More great walking safaris
Rhino Walking Safaris
Situated in another of Kruger’s large private concessions, this outfit shares a border with the famed MalaMala Game Reserve. You can start the day with a four-hour walk in the bush, then enjoy an afternoon game drive, followed by another, hour-long walk. You can also spend the night at one of the open-air, raised decks, set up with mattresses and mosquito nets so you can sleep beneath the stars. The decks are rustic, with no modern amenities, but they overlook a waterhole popular with elephant and rhino.
011 467 1886, [email protected] www.isibindi.co.za
Three-night walking safaris start from R9 145 pps
The Kruger National Park offers a number of guided day walks, as well as overnight Wilderness Trails (sleeping in catered huts or tents) and more rough-and-ready Back Packing Trails, where you carry your own gear and camp in wilderness areas within the park. If you don’t mind lugging your own tent and supplies, these walking trails are true unplugged adventures, in groups of no more than eight people, accompanied by armed rangers. There are a number of options, including the physically testing Olifants River Trail, during which you cover 42 km over four intense days, with strict no-trace camping; and the four-day Mphongolo Trail, which is as wild as you can get.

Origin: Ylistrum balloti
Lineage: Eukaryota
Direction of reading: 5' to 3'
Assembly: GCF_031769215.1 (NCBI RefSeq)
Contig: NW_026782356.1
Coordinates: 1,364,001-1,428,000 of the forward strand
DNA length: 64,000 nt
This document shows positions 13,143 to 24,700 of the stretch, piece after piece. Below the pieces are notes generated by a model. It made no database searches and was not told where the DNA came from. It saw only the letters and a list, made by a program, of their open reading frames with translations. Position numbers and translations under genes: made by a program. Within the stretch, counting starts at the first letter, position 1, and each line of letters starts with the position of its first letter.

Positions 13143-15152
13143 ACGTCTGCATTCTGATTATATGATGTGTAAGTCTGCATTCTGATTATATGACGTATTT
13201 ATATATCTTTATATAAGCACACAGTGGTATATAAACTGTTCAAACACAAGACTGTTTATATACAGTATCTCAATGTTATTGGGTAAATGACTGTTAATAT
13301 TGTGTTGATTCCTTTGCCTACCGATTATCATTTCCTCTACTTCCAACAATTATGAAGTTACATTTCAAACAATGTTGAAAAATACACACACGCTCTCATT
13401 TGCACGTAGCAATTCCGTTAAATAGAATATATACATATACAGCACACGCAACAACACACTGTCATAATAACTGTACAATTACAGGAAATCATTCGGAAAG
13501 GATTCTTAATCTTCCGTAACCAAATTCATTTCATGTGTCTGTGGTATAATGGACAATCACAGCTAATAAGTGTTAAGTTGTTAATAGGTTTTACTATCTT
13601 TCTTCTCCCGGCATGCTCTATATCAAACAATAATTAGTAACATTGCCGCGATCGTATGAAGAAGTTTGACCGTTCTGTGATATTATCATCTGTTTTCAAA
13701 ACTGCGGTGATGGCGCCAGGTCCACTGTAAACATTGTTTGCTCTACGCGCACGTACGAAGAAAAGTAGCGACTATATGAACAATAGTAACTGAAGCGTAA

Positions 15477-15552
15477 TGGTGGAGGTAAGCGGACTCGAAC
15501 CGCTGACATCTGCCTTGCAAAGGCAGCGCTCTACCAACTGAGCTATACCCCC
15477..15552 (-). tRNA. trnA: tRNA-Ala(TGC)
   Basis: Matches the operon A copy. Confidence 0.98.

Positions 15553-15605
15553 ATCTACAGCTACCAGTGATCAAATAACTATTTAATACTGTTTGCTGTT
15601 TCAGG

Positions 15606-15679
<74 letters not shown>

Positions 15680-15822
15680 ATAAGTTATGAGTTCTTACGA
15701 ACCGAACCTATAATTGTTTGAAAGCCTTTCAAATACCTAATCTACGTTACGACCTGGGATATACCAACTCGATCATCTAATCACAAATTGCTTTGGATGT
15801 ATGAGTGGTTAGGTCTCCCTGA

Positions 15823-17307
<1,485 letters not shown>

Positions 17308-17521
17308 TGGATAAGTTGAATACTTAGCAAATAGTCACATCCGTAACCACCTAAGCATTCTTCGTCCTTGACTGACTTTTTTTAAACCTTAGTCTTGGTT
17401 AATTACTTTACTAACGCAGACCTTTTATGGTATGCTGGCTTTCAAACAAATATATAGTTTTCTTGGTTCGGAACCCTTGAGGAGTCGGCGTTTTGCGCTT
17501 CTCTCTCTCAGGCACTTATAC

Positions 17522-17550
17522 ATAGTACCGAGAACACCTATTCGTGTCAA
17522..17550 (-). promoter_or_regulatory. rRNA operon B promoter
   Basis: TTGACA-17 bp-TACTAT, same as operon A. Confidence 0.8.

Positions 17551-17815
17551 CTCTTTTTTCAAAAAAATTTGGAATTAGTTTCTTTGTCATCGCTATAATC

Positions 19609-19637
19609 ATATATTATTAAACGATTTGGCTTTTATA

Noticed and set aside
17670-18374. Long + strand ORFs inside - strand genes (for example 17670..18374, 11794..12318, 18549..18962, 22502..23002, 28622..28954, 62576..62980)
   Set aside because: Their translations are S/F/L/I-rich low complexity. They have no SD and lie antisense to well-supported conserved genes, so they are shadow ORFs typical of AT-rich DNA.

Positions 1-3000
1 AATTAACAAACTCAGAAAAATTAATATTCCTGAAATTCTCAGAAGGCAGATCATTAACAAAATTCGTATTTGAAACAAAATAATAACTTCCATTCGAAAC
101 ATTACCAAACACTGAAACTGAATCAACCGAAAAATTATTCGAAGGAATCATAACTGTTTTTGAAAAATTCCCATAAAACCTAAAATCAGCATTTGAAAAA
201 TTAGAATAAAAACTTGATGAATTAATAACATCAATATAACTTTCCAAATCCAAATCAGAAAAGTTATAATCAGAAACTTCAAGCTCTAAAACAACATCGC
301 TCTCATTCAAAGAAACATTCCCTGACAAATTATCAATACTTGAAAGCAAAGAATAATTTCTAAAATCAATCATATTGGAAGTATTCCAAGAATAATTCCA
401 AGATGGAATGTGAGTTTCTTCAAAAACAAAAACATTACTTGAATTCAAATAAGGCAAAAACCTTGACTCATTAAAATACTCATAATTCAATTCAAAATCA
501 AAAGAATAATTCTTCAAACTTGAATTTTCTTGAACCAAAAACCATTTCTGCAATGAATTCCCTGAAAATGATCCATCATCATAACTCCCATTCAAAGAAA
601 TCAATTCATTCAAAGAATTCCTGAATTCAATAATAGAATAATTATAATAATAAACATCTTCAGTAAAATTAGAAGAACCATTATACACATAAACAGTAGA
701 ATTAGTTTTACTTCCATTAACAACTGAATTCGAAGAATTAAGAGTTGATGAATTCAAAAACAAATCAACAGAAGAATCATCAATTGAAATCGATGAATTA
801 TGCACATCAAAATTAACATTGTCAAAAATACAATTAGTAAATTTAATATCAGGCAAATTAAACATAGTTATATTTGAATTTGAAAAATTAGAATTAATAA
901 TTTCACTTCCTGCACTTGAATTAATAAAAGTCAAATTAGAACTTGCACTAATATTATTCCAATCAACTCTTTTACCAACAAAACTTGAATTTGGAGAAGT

012 428 9111 (central reservations) [email protected] www.sanparks.co.za
Back Pack Trails are from R2 050 pp, Wilderness Trails are from R3 900 pp
Ngala Private Game Reserve
On Kruger’s western border, Ngala is home to one of Africa’s most lavish tented camps. In an unfenced location on the banks of the Timbavati River, fit-for-royalty pampering goes hand-in-hand with breathtaking on-foot animal tracking with expert guides.
011 809 4300, [email protected] www.andbeyondafrica.com
From R4 800 pps per night
iMfolozi Wilderness Trails
KwaZulu-Natal’s pristine 35 000 ha iMfolozi wilderness area is set within the Hluhluwe-iMfolozi Park with its great conservation history (this is where the white rhino was brought back from the brink of extinction). It remains a one-of-a-kind destination for walking safaris, affording visitors perhaps the best possible rhino tracking anywhere in the world.
033 845 1067 (central reservations)
[email protected], www.ekznw.co.za
Trails are from R2 290 pp for a four-night, back-to-basics Primitive Trail
Follow these online adventurers to get yourself psyched up for your walking safari – or any bush experience for that matter:
@RangerDiaries Subscribe to this feed to get regular updates live from the field, through the eyes and ears of the extraordinary men and women who call the African bush their office. Some of the stories are incredible, and the website has heaps of useful information, including tips for walking in the wild, compiled by the people who understand the environment best.
@WildAfricaLive Check out this handle to share wildlife sightings in real time, or visit the website and tag your finds where others can see them on an inter-active, zoomable map of Africa (there’s also a mobile app). It’s potentially addictive.
@GameSpotters Let other followers know where and when you’ve caught sight of what with this hashtag-intensive handle.
Source: AA Traveller